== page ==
Stop Using the Word “Collusion”—How to Frame the Critical Question at the Heart of Trump-Russia

Much of the discussion surrounding the Trump campaign’s contacts with Russia in the months leading up to the 2016 election has been mystifying for the American public. As the country prepares for the Mueller probe to reach its final stage and for congressional investigations to ramp up, it’s important to develop a more accurate and effective vocabulary for assessing the information that these bodies produce.

A problem emerged over the past two years partly as a result of the unique combination of a counterintelligence and criminal investigation presented by the Mueller probe. This hybrid investigation has led to two linguistic extremes, neither of which accurately conveys the problematic national security issues raised by the Trump campaign’s actions. The lack of precision in the language used to report on the campaign’s activities has obscured their importance and even the magnitude of the threat they posed.

At one end of the spectrum is an overreliance on the word “collusion.” The word is a slippery one essentially without any legal or settled meaning outside of very specific contexts, like antitrust law. The general definition of collusion, according to Merriam-Webster dictionary, is a “secret agreement or cooperation especially for an illegal deceitful purpose.” But because this definition is not necessarily well-known or agreed upon, it allows some people to claim they have seen no direct evidence of Trump campaign “collusion” with Russia, and others to claim they have. Journalists still ask members of Congress, the White House, and witnesses in the Russia investigation about “collusion” or allow officials and others to invoke the term “collusion” without specifying what they mean.

On the other end of the spectrum is the more precise legal definition of “collusion,” which is “conspiracy.” But because conspiracy is a criminal law term, it may be too narrow: The legal definition of conspiracy requires specific behaviors and states of mind that may not be present in various forms of coordinated activity against the interests of the United States. Further, focusing only on the criminal aspect does not capture the policy and national security concerns at the heart of the Special Counsel’s counterintelligence investigation, concerns that remain whether or not crimes were committed.

We suggest a different way of asking and framing “the question of collusion” to obtain more analytic precision, and to get to the heart of Trump campaign associates’ possible relationships with Russia’s interference in the 2016 election.

To wit, we recommend the following five kinds of questions instead. These are stylized as questions a journalist might pose to an interviewee, such as a member of a congressional committee. We believe that these formulations better describe the problematic behavior, actions, and activities at the heart of Mueller’s investigation, and avoid both the ambiguity of the word “collusion” and the legalese associated with the word “conspiracy.” We also hope these five lines of inquiry may help commentators in analyzing and writing about these issues.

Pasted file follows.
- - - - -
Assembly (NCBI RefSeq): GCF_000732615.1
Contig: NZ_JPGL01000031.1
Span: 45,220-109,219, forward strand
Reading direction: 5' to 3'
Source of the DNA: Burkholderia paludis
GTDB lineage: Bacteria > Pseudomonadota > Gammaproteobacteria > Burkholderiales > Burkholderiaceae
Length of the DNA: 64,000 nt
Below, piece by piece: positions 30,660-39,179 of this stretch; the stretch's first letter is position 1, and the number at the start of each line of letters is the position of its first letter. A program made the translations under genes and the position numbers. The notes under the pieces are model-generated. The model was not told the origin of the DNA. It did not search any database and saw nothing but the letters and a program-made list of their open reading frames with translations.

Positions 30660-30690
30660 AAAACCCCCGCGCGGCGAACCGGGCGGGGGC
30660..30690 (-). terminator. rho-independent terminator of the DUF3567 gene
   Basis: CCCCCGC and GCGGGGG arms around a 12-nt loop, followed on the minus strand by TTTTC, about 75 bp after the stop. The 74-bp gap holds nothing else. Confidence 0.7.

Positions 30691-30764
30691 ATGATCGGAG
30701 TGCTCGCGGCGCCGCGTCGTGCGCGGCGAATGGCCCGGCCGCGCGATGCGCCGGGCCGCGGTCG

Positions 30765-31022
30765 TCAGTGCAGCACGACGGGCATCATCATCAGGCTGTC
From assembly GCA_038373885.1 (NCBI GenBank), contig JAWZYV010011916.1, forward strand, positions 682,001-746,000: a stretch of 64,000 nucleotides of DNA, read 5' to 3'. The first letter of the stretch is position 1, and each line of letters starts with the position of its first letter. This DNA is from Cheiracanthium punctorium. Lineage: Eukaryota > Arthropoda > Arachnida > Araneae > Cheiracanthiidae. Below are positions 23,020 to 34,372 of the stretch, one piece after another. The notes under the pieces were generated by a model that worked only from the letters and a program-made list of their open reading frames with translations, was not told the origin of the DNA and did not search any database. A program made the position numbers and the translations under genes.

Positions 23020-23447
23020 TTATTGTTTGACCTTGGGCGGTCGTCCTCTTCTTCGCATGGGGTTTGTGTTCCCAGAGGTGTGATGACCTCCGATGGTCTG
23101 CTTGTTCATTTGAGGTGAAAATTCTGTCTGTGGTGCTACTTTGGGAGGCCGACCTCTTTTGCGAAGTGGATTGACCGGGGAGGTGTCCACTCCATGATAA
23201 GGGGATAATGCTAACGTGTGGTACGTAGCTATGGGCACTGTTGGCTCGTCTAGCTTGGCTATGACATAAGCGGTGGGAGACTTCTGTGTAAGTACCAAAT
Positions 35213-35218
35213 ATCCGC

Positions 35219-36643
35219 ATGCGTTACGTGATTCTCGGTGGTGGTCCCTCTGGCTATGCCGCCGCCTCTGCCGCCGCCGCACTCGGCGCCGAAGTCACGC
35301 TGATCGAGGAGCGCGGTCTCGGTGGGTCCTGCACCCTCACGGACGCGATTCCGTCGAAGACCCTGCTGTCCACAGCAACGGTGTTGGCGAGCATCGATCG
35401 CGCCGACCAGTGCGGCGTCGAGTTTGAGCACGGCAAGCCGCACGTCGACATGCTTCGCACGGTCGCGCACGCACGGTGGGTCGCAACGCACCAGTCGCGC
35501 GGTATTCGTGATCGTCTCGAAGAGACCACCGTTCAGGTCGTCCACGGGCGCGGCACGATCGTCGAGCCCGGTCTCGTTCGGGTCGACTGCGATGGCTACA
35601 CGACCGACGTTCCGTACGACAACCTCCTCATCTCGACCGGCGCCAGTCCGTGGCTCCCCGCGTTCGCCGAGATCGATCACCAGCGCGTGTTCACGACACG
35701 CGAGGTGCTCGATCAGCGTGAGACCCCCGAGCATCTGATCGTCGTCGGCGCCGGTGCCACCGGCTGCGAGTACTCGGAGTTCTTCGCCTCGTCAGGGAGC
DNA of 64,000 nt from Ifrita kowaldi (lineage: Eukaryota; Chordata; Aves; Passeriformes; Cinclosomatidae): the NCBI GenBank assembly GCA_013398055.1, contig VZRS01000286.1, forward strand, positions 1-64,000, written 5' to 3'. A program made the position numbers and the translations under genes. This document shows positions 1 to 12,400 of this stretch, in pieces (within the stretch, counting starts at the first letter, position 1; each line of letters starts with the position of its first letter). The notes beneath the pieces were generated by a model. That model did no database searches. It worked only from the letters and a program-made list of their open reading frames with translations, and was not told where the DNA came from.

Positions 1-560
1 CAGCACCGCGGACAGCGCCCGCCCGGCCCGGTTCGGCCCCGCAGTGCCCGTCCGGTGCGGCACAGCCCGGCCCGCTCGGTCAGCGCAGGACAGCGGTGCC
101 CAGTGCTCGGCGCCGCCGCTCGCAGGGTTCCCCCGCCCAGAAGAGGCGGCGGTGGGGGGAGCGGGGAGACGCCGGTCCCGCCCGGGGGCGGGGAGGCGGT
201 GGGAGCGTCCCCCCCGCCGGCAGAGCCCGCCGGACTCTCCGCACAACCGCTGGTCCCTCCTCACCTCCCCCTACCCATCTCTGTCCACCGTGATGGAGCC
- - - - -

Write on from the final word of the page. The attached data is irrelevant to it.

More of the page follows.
1. Are you aware of any direct or circumstantial evidence that Trump campaign associates coordinated with, cooperated with, encouraged, or gave support to Russia’s 2016 election interference activities?

2. Wikileaks

Are you aware of any direct or circumstantial evidence of Trump campaign associates’ coordinating with, cooperating with, encouraging, or giving support to Wikileaks’ election-related activities?

Relatedly, do you agree with the U.S. Intelligence Community’s report that Wikileaks was used by the Russian government as an arm of the Kremlin’s 2016 election interference activities?

3. Are you aware of any direct or circumstantial evidence that Trump campaign associates attempted to coordinate with, cooperate with, encourage, or give support to Russia’s 2016 election interference activities?

4. Are you aware of any direct or circumstantial evidence that Trump campaign associates were willing to coordinate with, cooperate with, encourage, or give support to Russia’s 2016 election interference activities, or were receptive to doing so?

5. What is your definition of “Trump campaign associates”?

Do you consider people like Roger Stone and Michael Cohen part of the Trump campaign? Do you consider people like Roger Stone and Michael Cohen to be Trump campaign associates?

 

Photo credit: Journalists watch U.S. President Donald Trump shaking hands with Russian President Vladimir Putin at the press center of Presidential Palace on July 16, 2018 in Helsinki, Finland (Mikhail Svetlov/Getty Images) 

About the Author(s)

Ryan Goodman

Co-Editor-in-Chief of Just Security, Anne and Joel Ehrenkranz Professor of Law at New York University School of Law, former Special Counsel to the General Counsel of the Department of Defense (2015-2016). You can follow him on Twitter @rgoodlaw.

Asha Rangappa

Senior Lecturer at Yale’s Jackson Institute for Global Affairs. She served as an FBI counterintelligence agent from 2002 to 2005. Member of the editorial board of Just Security. You can follow her on Twitter (@AshaRangappa_).